That's when it hit me - I am the Joneses.  I am married to a wonderful man who loves me.  I have three children who are the most fun little people I've ever met. I have a great job and friends and parents.

You are the Joneses too though.  Stop looking at the green grass next door and check out the bounty in your backyard.  If you're single and lusting after that marriage you see, then know that there's a woman trapped in a loveless or abusive marriage that's lusting after your singledom and the first chances you still have ahead of you.  If you're married and lusting after that fun single life, know that there's a single person who would love to come home after work to a house with a husband or children.  If you want kids and don't have them, then know that there's a mom crying because the cops told her son was just jailed for drug use.  If you have kids and are stressed out by finances or disabilities, know there is a couple that is undergoing their third IVF treatment with their hearts breaking because they can't get pregnant.  That doesn't make your situation less hard.  It just means that Mr. Jones and Ms. Jones don't have it any easier. 

You are the Joneses.  I am the Joneses.  If we could just get on board with being the Joneses, maybe we would be transformed and spend our time thanking God for his abundant blessings instead of "coveting our neighbor's house...."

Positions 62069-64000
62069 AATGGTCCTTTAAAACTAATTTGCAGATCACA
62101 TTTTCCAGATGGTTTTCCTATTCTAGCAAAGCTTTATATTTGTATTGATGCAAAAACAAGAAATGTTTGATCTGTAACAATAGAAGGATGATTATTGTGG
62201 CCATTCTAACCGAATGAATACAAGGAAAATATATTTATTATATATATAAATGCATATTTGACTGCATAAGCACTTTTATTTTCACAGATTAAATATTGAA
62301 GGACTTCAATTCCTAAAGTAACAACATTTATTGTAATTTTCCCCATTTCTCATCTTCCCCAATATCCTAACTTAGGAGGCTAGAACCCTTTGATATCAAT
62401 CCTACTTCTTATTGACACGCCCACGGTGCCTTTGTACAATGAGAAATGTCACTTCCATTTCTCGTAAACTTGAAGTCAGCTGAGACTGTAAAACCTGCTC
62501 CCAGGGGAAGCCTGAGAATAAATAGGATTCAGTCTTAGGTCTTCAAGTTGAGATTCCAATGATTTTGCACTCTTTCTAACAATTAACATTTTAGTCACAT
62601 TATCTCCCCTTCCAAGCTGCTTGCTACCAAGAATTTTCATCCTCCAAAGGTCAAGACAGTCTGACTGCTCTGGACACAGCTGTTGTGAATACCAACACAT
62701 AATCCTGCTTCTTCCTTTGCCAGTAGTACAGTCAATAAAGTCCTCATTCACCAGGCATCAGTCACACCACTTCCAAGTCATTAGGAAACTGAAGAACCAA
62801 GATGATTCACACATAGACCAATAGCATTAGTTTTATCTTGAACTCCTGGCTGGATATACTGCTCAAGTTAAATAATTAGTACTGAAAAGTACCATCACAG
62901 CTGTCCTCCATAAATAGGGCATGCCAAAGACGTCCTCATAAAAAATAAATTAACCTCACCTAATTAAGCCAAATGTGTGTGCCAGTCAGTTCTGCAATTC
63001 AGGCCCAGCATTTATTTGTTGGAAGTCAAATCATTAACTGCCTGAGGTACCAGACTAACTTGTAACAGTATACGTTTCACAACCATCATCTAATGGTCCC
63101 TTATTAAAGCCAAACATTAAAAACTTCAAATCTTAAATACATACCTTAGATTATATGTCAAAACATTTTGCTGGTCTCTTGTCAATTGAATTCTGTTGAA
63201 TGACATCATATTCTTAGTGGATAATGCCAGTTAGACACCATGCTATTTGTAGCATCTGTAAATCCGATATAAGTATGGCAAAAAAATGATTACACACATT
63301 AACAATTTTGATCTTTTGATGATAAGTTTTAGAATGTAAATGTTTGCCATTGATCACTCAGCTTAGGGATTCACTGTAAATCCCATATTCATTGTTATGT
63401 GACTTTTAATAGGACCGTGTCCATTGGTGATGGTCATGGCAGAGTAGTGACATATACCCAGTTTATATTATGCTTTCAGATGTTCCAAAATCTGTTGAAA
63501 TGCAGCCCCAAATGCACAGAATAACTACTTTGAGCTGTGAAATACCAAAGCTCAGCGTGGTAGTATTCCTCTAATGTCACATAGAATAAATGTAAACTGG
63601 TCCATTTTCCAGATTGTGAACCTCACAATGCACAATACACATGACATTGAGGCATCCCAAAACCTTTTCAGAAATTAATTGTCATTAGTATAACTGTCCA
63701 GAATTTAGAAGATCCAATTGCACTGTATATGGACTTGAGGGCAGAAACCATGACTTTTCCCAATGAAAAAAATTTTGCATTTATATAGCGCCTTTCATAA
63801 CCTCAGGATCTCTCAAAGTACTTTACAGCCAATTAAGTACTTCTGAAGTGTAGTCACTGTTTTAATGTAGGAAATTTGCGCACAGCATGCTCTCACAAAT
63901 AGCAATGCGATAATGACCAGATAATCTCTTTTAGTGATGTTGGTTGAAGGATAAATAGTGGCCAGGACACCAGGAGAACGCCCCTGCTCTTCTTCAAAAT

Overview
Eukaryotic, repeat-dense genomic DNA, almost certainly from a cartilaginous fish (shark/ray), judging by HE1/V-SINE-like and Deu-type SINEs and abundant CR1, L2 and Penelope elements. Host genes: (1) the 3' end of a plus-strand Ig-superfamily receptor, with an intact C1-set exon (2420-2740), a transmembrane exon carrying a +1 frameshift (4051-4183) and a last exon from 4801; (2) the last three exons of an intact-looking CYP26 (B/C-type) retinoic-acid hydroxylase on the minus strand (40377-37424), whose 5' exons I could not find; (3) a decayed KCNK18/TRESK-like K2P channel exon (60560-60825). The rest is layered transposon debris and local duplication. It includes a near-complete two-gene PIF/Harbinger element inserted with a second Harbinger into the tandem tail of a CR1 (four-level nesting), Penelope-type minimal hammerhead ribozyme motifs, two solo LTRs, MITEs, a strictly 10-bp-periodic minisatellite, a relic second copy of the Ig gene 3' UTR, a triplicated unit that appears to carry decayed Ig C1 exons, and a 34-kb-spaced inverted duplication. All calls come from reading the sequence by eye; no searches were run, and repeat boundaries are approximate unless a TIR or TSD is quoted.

Psalm 68 - Sing to God, sing in praise of his name, extol him who rides on the clouds; rejoice before him—his name is the LORD.  A father to the fatherless, a defender of widows, is God in his holy dwelling....When you, God, went out before your people, when you marched through the wilderness, the earth shook, the heavens poured down rain, before God, the One of Sinai, before God, the God of Israel. You gave abundant showers, O God; you refreshed your weary inheritance. Your people settled in it, and from your bounty, God, you provided for the poor.

Psalm 49 -Do not be overawed when others grow rich, when the splendor of their houses increases; for they will take nothing with them when they die, their splendor will not descend with them.
2 Corinthians 9 - And God is able to bless you abundantly, so that in all things at all times, having all that you need, you will abound in every good work. 

Wednesday, April 13, 2011

Tuesday, April 12, 2011